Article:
Ubud encounters: Jeffrey Eugenides ‘Greeks it up’

It’s not all Greek to award-winner American novelist Jeffrey Eugenides. At the Ubud Writers and Readers Festival in Bali, Eugenides explained that he’s not as Hellenic as his name, Greek characters and sometimes Homeric writings might suggest.

“My father’s family was from Asia Minor, but my mother is a Kentucky hillbilly,” Eugenides, who teaches writing at Princeton, said. “On Sundays, the house would fill with Greek immigrants, the men debating in the living room, the women cooking in the kitchen in this strange language I didn’t understand.”

For the plot of his Pulitzer Prize novel Middlesex, Eugenides needed to depict his characters in the Aegean in the 1920s, which opened the door for him to learn about his Greek heritage.

“I had to Greek it up, become more Greek to write the book,” he said.

Noting that sometimes it’s easier to write about completely imagined characters than those based on people he knows, Eugenides “tried to write about Smyrna in Asia Minor in the 1920s from my imagination, and I was stuck.” In his interview with Singapore writer Deepika Shetty, Eugenides recalled he was at the renowned writers colony Yaddo, going to his quarters there, when “at the top of the stairs, on a table was a book called Smyrna 1922. I read that and from it learned that to write about Asia Minor at that time, I had to do more research to understand the place.”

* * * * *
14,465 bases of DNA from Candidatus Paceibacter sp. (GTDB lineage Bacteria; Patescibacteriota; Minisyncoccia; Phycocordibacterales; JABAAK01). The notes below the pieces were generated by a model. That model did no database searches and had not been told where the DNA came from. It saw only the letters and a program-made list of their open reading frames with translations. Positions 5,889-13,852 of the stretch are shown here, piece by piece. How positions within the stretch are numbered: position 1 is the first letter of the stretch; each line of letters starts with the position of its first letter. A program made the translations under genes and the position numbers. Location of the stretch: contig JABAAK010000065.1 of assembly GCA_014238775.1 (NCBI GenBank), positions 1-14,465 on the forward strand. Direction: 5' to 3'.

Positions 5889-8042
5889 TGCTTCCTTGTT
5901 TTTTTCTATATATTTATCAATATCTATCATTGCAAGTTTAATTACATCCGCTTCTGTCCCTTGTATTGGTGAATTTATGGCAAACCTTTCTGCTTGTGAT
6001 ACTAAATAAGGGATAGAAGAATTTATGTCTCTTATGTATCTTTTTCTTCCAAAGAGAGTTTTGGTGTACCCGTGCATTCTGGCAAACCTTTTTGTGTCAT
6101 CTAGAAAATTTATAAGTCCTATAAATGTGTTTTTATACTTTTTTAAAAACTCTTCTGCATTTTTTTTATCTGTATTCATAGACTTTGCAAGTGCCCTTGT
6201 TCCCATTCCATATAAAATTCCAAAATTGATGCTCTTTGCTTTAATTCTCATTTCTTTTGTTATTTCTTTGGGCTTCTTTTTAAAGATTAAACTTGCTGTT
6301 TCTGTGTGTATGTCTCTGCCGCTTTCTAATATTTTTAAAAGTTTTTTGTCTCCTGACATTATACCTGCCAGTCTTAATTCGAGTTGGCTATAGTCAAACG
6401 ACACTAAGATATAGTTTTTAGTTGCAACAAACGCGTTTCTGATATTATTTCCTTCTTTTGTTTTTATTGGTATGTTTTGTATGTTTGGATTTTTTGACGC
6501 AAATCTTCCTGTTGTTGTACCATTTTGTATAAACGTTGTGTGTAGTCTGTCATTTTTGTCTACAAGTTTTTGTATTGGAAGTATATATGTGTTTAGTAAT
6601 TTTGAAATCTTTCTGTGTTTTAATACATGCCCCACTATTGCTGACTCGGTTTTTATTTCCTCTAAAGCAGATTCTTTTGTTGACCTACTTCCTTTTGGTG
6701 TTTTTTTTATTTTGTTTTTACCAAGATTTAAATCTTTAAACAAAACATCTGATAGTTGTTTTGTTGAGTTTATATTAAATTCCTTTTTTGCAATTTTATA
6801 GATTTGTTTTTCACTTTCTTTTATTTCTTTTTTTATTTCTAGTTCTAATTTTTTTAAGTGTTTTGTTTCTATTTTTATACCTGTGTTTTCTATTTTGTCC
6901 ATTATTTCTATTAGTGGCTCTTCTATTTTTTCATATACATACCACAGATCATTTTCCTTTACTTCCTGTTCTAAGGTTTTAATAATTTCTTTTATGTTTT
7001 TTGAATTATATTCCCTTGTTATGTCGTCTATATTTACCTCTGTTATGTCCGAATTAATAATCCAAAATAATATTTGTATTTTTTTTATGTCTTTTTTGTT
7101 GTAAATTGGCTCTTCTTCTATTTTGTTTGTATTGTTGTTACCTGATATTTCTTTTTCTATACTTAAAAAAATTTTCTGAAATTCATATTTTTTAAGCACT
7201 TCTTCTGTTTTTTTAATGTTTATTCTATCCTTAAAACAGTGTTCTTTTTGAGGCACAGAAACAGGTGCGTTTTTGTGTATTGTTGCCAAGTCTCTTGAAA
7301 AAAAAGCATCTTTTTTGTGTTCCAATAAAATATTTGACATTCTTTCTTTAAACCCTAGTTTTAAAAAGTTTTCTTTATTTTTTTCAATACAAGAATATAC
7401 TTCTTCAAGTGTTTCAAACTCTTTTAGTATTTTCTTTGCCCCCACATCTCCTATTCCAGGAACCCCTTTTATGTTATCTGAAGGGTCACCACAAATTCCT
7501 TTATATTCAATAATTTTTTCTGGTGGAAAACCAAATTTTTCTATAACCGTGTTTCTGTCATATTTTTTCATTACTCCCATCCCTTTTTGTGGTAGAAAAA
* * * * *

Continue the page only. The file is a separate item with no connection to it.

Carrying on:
In addition to Middlesex, Eugenides is the author of the novels The Virgin Suicides, which became a movie starring Kirsten Dunst, Kathleen Turner and James Woods; and The Marriage Plot, for which Eugenides is currently writing the screenplay.

“I want to change the material, I don’t want to be completely loyal to book,” he said. Acknowledging that authors are chronically disappointed with films made of their works, Eugenides added, “I’m ready to disappoint myself.”

During the five years Eugenides lived in Berlin, “I came home one night around 3am, not necessarily sober, and The Virgin Suicides was on TV, dubbed in German,” he said. “That’s the right way to watch movies of your books.”

Totally globalized native New Yorker and former broadcast news producer Muhammad Cohen is author of Hong Kong On Air, a novel set in his adopted hometown during the 1997 handover about television news, love, betrayal, high finance, and cheap lingerie. See his bio, online archive and more at www.muhammadcohen.com; follow him on Facebook and Twitter @MuhammadCohen.

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